The global ocean has been warming up as a consequence of anthropogenic, or human-made, climate change, with 90% of the anthropogenic warming stored in the world’s ocean, leading to an increase in ocean heat and sea level rise.
From 2003 to 2012, however, the surface temperature of the Earth experienced what is known as a global surface warming slowdown. Instead of heating up rapidly, as would be expected as a consequence of global warming, the global surface temperatures instead stayed flat.
Rather than this being proof that global warming isn’t happening, University of Delaware Professor Xiao-Hai Yan showed in previous research that the heat wasn’t simply disappearing and the ocean wasn’t magically cooling. Instead, the heat was being redistributed, specifically, to deeper layers of the ocean and especially the oceans in the Southern Hemisphere.
Read the full article on UDaily
The Fifth Xiamen Symposium on Marine Environmental Sciences (XMAS-V) will be organized online on January 11th–14th, 2021.
XMAS-V will focus on How Multidisciplinary Sciences Can Serve a Sustainable and Healthy Ocean. College of Earth, Ocean, and Environment, University of Delaware (UD) is one of the co-sponsors and UD faculty Prof. Fabrice Veron was one of the Scientific Advisory Committee.
More information can be found at: https://melmeeting.xmu.edu.cn/xmas5/index.asp.
The UD College of Earth, Ocean, and Environment and State Key Laboratory of Marine Environmental Science (MEL) launched a new program, International Joint Training Program, in 2020 June. The program supports students and faculty to study or visit UD as joint training Ph.D. students, postdoctoral fellows and visiting scholars.
A scientific paper titled “Chesapeake Bay acidification buffered by spatially decoupled carbonate mineral cycling” has been published in Nature Geoscience. This work was done by research teams from University of Delaware and Xiamen University.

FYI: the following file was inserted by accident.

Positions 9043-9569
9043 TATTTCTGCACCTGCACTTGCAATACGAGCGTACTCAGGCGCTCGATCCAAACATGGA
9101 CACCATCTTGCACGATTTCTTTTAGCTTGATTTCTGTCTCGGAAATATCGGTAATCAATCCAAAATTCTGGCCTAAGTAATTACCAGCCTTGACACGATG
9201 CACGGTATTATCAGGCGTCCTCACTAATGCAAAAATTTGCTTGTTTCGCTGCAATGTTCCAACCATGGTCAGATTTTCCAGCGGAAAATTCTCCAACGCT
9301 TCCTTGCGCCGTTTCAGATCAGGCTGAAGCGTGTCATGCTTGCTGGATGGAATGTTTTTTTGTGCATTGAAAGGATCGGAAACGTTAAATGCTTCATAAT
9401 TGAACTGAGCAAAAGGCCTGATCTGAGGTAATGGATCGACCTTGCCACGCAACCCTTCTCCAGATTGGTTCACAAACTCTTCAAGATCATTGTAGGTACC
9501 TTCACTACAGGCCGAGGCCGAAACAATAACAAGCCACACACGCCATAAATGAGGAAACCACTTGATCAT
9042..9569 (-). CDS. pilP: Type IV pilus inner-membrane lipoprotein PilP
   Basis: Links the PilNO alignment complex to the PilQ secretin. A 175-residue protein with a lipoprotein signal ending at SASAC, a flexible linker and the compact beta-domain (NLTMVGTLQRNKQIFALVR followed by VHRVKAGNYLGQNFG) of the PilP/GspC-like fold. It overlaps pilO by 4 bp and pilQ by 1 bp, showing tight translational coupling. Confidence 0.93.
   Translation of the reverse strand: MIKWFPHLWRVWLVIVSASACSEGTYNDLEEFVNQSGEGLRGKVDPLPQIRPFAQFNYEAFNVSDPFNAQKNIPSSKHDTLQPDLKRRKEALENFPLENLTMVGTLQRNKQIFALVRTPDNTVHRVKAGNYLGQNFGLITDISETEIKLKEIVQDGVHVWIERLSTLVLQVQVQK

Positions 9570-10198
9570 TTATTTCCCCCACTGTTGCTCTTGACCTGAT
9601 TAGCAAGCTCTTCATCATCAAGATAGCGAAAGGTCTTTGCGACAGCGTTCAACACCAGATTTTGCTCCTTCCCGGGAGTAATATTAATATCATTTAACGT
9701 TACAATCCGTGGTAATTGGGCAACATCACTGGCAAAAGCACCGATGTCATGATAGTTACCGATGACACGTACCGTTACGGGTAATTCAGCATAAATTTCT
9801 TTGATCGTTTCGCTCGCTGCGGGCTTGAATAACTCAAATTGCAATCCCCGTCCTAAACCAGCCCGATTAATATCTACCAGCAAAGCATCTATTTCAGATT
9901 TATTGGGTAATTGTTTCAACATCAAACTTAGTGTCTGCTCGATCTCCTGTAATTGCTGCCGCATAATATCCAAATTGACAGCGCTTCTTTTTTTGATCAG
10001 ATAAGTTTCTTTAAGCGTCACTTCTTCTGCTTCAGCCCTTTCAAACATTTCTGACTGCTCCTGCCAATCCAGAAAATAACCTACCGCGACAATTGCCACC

Dr. Jianzhong Su, the first author, joined the UD-XMU Dual Ph.D. Degree Program in Oceanography in 2016 and was advised by Prof. Minhan Dai in XMU and Prof. Weijun Cai in UD. Jianzhong studied in UD from 2016-2019 and was awarded doctoral degrees in both universities in 2006 June.
Jianzhong Su, Wei-Jun Cai*, Jean Brodeur, Baoshan Chen, Najid Hussain, Yichen Yao, Chaoying Ni, Jeremy Testa, Ming Li, Xiaohui Xie, Wenfei Ni, K. Michael Scaboo, Yuanyuan Xu, Jeffrey Cornwell, Cassie Gurbisz, Michael S. Owens, George G. Waldbusser, Minhan Dai and W. Michael Kemp. Chesapeake Bay acidification buffered by spatially decoupled carbonate mineral cycling. Nature Geoscience. 2020. DOI: 10.1038/s41561-020-0584-3.
Angela Ditri had never been to China. She had never given a presentation of her research, and certainly not one in a hall that could seat hundreds.
But the master’s student in physical ocean science and engineering got to start 2019 by doing both, adding the prestige of presenting at an international conference to her resume and learning a bit about the coastal city of Xiamen in the southeast of China in the process.
“The fact that I was able to stand up there and get through it in front of all those people — it has always been one of my big fears — I’m really glad that I had this opportunity. I feel accomplished,” Ditri said. “Dr. Yan was really supportive … He is very kind, and he was so excited for me to come here and really pushed me to give this presentation.”
Read more on UDaily
After a long day of tours and presentations by deans and faculty members from the University of Delaware and Xiamen University in China about how they could expand their partnership after a decade of work, the time had come to start discussing what options to pursue.
Read more on UDaily